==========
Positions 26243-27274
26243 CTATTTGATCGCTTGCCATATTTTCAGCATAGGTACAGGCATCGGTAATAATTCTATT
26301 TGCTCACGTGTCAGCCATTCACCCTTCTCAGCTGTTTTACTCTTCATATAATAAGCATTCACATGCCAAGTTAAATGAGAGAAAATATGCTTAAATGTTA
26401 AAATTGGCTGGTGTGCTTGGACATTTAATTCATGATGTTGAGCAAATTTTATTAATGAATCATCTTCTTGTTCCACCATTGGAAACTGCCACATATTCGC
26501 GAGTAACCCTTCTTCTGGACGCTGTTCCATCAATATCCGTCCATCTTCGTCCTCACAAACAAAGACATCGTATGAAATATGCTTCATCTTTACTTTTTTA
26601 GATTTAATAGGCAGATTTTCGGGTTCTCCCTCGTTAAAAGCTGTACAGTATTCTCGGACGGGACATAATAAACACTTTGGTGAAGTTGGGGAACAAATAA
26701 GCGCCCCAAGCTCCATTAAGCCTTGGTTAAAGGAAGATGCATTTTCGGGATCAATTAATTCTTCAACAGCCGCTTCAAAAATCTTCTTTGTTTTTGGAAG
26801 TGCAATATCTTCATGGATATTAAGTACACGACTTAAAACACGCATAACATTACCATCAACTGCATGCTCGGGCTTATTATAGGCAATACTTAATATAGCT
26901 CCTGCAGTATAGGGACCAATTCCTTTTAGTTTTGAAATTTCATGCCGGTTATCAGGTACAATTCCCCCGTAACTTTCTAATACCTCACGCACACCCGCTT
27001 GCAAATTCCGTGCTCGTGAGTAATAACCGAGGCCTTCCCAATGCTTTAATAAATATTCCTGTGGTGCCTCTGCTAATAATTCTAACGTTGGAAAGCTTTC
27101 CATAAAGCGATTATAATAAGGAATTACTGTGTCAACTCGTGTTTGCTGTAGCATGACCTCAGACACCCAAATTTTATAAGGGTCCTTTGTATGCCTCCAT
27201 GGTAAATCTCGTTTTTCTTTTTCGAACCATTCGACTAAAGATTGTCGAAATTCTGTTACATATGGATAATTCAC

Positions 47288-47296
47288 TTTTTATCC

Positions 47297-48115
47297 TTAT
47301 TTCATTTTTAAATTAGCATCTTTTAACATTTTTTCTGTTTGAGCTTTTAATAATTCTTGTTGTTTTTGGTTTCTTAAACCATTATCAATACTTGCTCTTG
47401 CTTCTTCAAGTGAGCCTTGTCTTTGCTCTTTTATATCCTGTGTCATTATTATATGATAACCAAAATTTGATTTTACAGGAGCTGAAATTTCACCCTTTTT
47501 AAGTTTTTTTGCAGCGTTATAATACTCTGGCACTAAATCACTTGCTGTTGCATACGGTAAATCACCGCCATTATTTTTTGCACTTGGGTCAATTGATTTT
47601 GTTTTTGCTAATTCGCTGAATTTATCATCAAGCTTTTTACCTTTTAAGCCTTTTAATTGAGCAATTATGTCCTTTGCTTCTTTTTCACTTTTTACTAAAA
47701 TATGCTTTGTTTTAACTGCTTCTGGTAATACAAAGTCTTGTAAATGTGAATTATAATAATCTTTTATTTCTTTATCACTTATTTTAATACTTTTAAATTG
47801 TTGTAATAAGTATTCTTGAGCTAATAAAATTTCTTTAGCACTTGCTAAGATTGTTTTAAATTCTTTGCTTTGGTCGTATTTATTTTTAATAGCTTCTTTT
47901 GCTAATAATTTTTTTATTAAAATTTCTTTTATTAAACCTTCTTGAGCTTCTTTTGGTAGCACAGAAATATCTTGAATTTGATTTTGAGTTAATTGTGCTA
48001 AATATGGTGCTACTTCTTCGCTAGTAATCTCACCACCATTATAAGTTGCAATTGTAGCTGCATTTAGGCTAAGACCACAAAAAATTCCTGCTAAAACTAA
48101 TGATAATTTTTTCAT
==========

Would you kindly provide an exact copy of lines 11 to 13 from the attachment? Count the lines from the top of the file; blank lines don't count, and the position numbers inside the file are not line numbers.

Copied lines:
27101 CATAAAGCGATTATAATAAGGAATTACTGTGTCAACTCGTGTTTGCTGTAGCATGACCTCAGACACCCAAATTTTATAAGGGTCCTTTGTATGCCTCCAT
27201 GGTAAATCTCGTTTTTCTTTTTCGAACCATTCGACTAAAGATTGTCGAAATTCTGTTACATATGGATAATTCAC

Positions 47288-47296